Presentation on theme: "James Smith Mary Wolf Katy Wolfrom. Generations in the Workplace Traditionalists (born before 1946) Baby Boomers (born 1946-1964) Generation X (born 1965-1979)"— Presentation transcript:
Generational Differences The events and conditions each of us experience during our formative years help define who we are and how we view the world. The ‘core values’ and attitudes that we develop as a result manifest themselves in the workplace and can cause conflict.
Borrowing an Analogy from Nature: You can compare members of the same generation to trees that were planted in the same year…..
Traditionalists – Age 62 + *Events & Experiences Great Depression New Deal World War II Korean War *Values Hard work Dedication & sacrifice Respect for rules Duty before pleasure Honor
Baby Boomers – Age 43-61 *Events & Experiences Civil rights Sexual revolution Cold War Space travel Assassinations TV in every home Vietnam War *Values Optimism Team orientation Personal gratification Involvement Personal growth
Generation X – Age 28-42 *Events & Experiences Fall of Berlin Wall Watergate Women’s liberation Desert Storm Energy crisis Challenger explosion Oil embargo *Values Diversity Techno literacy Fun and informality Self-reliance Pragmatism
Millennials – Age 13-27 *Events & Experiences School Shootings Oklahoma City Technology Child focused world Clinton/Lewinsky 9/11 Iraq War Hurricane Katrina *Values Optimistic Feel civic duty Confident Achievement oriented Respect for diversity
Workplace Characteristics VeteransBaby BoomersGeneration XGeneration Y Work Ethic and Values Hard work Respect authority Sacrifice Duty before fun Adhere to rules Workaholics Work efficiently Crusading causes Personal fulfillment Desire quality Question authority Eliminate the task Self-reliance Want structure and direction Skeptical What’s next Multitasking Tenacity Entrepreneurial Tolerant Goal Oriented Work Is… An obligationAn exciting adventureA difficult challenge A contract A means to an end Fulfillment Leadership Style Directive Command and control Consensual Collegial Everyone is the same Challenge others Ask why *TBD Interactive Style IndividualTeam player Loves to have meetings EntrepreneurParticipative Communications Formal Memo In personDirect Immediate Email Vmail Feedback and Rewards No news is good news Satisfaction in a job well done Don’t appreciate it Money Title recognition Sorry to interrupt, but how am I doing? Freedom is the best reward Whenever I want it, at the push of a button Meaningful work Messages that Motivate Your experience is respected You are valued You are needed Do it your way Forget the rules You will work with other bright, creative people Work and Family Life Ne’er the twain shall meetNo balance Work to live Balance Source: Mixing and Managing Four Generations of Employees by George Hammill Generational Work Traits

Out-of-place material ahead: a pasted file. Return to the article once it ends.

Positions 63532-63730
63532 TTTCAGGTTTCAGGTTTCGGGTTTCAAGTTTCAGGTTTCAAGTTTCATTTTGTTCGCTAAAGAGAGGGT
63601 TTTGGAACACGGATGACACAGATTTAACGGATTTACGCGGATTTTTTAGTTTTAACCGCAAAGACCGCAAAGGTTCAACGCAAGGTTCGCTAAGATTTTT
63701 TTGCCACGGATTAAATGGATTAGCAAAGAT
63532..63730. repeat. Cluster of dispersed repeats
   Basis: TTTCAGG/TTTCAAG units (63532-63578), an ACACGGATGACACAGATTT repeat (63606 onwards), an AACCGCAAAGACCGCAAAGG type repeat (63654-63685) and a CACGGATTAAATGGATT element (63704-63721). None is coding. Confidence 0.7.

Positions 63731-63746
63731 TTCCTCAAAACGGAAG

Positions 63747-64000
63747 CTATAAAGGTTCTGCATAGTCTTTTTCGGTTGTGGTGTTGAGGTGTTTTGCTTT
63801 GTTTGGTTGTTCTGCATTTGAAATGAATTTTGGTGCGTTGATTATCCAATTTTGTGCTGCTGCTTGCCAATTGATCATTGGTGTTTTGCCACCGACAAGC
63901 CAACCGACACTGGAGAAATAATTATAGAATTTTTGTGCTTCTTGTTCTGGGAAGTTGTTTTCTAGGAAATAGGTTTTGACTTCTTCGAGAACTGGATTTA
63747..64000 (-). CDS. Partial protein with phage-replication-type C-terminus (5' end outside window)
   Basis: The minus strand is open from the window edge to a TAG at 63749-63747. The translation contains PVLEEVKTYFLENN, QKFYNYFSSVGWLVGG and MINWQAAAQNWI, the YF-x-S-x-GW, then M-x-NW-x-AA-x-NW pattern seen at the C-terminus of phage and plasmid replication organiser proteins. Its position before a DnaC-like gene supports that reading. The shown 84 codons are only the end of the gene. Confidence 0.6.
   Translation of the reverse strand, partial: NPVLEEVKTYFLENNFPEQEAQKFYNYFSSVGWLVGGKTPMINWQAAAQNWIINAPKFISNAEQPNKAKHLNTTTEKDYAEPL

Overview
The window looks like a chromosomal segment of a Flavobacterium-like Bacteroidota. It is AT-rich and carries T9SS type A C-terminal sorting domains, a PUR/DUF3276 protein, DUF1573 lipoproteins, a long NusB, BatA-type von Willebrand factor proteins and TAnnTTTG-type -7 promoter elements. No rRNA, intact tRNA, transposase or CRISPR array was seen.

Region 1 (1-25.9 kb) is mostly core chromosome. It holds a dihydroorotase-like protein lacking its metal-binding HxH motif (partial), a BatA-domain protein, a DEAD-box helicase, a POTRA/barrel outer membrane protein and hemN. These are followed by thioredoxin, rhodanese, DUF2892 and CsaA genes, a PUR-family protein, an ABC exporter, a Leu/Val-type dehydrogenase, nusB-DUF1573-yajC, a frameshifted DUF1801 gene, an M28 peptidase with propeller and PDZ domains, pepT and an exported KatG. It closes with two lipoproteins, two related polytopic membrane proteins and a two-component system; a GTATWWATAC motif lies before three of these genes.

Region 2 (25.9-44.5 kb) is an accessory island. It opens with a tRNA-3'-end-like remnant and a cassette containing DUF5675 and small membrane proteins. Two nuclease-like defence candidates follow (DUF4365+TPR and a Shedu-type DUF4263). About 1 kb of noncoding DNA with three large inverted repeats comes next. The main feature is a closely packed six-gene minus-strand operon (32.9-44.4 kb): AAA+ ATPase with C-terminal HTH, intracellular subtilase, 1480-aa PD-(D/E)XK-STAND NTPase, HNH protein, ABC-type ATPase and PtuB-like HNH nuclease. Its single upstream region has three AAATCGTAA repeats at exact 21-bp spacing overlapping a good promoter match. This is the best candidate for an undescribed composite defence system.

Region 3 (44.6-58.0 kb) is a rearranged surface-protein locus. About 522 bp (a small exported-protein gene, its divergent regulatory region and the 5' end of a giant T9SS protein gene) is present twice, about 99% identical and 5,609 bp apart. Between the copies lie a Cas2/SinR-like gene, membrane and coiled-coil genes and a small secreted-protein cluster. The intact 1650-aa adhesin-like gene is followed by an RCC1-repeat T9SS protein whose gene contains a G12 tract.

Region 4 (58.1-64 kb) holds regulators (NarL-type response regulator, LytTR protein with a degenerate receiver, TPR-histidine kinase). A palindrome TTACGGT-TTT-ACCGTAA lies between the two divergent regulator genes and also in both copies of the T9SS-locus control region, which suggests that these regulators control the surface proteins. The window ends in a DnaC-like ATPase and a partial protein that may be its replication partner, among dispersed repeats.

Frequent Conflicts/Complaints So I told my boss, “If you’re looking for loyalty, buy a dog.” “They have no work ethic. They’re just a bunch of slackers.” “A hiring bonus! Wet behind the ears and he wants a hiring bonus!” “I can’t believe the way he/she dresses.” “He/she is out of touch; he/she should just retire.” “He/she has no manners/does not follow proper etiquette.” If I hear “We tried that in ’87 one more time, I’ll hurl in his wrinkly old face.” He asks me, “Do you have an e-mail address?” I felt like telling him, “since you were in diapers buddy.”
Heathfield’s (2007) tips for managing millennials: Provide structure. Provide leadership and guidance. Provide encouragement. Encourage teamwork. Listen. Provide challenge and change.
More tips: Expect them to multi-task, otherwise millennials will get bored. Expect them to use the computer, cell phone, and other electronic devices…all at once Encourage networking. Provide a life-work balanced workplace. Provide a fun, employee-centered workplace.